Minister bows to demand for inclusion meeting after protest


newslatestCampaigners have finally secured a meeting with an education minister, after occupying Department for Education (DfE) offices in protest at the government’s “attack” on inclusive education.

About 20 protesters from the Alliance for Inclusive Education (ALLFIE) and Disabled People Against Cuts entered the DfE offices in Westminster dressed in white sheets, to signify their attempts to “banish the ghosts of segregation past”.

At one stage, several of the protesters blocked the main entrance from inside the building, but after negotiations with civil servants, they moved into a nearby waiting room.

They pledged to continue their occupation until either the Conservative junior education minister Lord Nash or education secretary Michael Gove agreed to meet them.

They eventually left the building after DfE officials arranged a meeting with Lord Nash on 16 December.

ALLFIE had been trying for six months to secure a meeting with one of the ministers responsible for the bill.

Tara Flood, ALLFIE’s director, told civil servants who had come to talk to the protesters: “We have played the game for six months and we have just got to the stage of ‘enough is enough’.

“This government is determined to remove disabled children and young people with SEN from the mainstream educational system, which is a clear breach of the UN [disability]convention.

“We are not going to stay quiet any longer. We are not prepared to allow this and future generations of disabled people to be cast onto the wasteland of segregated education.”

One of the disabled protesters, Anthony Ford, told Disability News Service: “I feel frankly that all disabled children need to have access to education in mainstream schools and to be part of society.

“We want to move forwards. We know inclusive education works. It has worked for the last 30 years. Why are they saying it doesn’t work?”

Another disabled activist, Robert Punton, vice-chair of the Midlands Alliance for Inclusive Living and Education, said he had attended a special school in Newcastle in the 1970s and early 1980s.

He said: “I went through the system… when they believed the fate of people with severe support needs was bound to be either in sheltered employment or residential care – there was no belief in the inclusion of people with high support needs in the mainstream.

“I am here to ensure that disabled children of this generation do not go through the same segregation or struggles to live independently that I had to.”

The protest took place on Human Rights Day, with ALLFIE pointing out that the bill fails to provide sufficient protection for disabled learners’ human rights to a mainstream education, as provided by the UN Convention on the Rights of Persons with Disabilities.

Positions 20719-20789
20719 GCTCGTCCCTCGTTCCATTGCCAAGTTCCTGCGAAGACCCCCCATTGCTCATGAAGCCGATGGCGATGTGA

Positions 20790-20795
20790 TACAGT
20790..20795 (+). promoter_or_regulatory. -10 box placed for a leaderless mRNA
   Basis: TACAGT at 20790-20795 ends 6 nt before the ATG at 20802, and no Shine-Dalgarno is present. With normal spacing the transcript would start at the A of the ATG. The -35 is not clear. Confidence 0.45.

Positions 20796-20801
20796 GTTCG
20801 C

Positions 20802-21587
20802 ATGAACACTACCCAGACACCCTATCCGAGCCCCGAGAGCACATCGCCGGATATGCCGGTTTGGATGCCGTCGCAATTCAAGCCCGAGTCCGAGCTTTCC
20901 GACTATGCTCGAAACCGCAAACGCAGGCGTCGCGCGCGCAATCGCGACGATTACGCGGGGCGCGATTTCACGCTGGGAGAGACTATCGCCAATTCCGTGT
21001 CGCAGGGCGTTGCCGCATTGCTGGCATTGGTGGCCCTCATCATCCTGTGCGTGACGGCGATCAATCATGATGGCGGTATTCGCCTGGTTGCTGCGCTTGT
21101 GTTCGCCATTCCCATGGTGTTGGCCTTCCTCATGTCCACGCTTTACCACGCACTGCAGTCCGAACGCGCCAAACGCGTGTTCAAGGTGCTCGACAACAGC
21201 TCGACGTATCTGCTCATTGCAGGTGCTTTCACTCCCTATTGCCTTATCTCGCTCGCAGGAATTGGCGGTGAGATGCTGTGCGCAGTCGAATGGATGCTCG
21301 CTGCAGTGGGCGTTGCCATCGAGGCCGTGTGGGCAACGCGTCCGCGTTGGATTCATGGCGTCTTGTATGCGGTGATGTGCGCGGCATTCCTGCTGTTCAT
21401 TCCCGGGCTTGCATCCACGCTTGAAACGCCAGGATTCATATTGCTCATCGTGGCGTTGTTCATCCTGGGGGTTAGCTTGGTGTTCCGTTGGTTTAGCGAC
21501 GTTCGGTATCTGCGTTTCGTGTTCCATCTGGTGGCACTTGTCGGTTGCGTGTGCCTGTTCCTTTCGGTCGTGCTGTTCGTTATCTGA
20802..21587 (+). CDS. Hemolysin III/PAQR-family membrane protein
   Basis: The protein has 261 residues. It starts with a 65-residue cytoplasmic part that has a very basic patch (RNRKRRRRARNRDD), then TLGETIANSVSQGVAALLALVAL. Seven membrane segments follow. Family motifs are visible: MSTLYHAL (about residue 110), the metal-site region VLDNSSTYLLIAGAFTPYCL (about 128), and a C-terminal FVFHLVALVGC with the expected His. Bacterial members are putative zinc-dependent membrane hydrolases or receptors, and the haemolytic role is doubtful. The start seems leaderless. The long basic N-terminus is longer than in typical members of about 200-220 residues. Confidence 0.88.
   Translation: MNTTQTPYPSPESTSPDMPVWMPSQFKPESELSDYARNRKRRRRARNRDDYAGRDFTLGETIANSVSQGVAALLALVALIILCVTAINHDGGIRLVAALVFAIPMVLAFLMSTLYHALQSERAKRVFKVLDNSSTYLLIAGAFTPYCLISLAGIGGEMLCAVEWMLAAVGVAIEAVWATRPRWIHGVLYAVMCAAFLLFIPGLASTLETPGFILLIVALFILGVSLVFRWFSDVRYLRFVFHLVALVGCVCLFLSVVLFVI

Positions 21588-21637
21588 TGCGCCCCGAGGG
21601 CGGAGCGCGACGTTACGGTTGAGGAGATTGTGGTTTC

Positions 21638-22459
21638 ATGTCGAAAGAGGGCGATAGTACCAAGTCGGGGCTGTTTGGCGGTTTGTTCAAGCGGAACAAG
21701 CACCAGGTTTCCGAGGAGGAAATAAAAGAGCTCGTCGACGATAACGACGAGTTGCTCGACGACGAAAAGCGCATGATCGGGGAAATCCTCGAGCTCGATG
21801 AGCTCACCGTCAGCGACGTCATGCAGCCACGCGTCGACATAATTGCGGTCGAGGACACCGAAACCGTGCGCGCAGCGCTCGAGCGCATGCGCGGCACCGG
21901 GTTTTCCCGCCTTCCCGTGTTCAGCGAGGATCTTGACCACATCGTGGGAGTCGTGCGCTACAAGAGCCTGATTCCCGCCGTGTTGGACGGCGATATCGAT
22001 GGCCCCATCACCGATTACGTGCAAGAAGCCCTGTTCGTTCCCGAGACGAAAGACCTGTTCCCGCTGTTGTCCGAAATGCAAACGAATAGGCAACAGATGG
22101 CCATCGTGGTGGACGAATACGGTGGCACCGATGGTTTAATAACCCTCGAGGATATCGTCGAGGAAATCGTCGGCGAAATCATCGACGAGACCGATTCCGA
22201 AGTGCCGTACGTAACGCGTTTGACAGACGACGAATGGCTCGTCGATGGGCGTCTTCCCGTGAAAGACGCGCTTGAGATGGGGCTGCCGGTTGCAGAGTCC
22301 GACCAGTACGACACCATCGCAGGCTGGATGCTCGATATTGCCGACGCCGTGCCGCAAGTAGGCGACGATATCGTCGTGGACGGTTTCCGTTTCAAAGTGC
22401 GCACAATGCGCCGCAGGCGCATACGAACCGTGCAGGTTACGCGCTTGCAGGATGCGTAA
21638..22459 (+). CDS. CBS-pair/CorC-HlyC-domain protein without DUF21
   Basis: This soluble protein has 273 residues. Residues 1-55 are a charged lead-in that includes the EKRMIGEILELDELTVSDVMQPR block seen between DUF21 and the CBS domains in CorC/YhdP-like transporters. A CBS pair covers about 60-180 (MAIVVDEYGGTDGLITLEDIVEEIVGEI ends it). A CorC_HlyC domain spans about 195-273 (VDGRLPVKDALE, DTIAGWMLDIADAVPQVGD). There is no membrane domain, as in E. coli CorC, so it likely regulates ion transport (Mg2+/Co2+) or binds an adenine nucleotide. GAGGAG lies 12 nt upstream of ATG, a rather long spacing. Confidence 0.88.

They believe that the children and families bill – currently approaching its final parliamentary stages – will “open the floodgates” to increasing numbers of disabled children being forced into special schools, and undo decades of progress towards including disabled children and young people in mainstream education.

Flood said: “It is an absolute disgrace that the government continues to ignore warnings that they are damaging the right of disabled learners to be in mainstream education.”

The protest came as DNS continued to attempt to secure answers from DfE to questions about the bill first submitted on 28 November.

DNS has been trying to confirm that draft regulations attached to the bill would mean that even disabled children who do not have high enough support needs for one of the new health and care plans – which will replace statements of special educational needs (SEN) – could be sent to any special school, including those run by local authorities.

DfE has also refused to confirm that large parts of the Inclusive Schooling guidance – which offers advice on including children with SEN in mainstream schools – have been dropped from the code of practice which accompanies the bill.

Campaigners believe this will weaken the SEN framework that has traditionally supported disabled children and young people in mainstream education.

A DfE spokeswoman said: “The bill retains the general principle of inclusion and the draft SEN code of practice makes clear that most children with SEN will be taught in mainstream schools.

“The draft code includes key elements of the Inclusive Schooling guidance. The code of practice is currently out for consultation and we welcome views.”

12 December 2013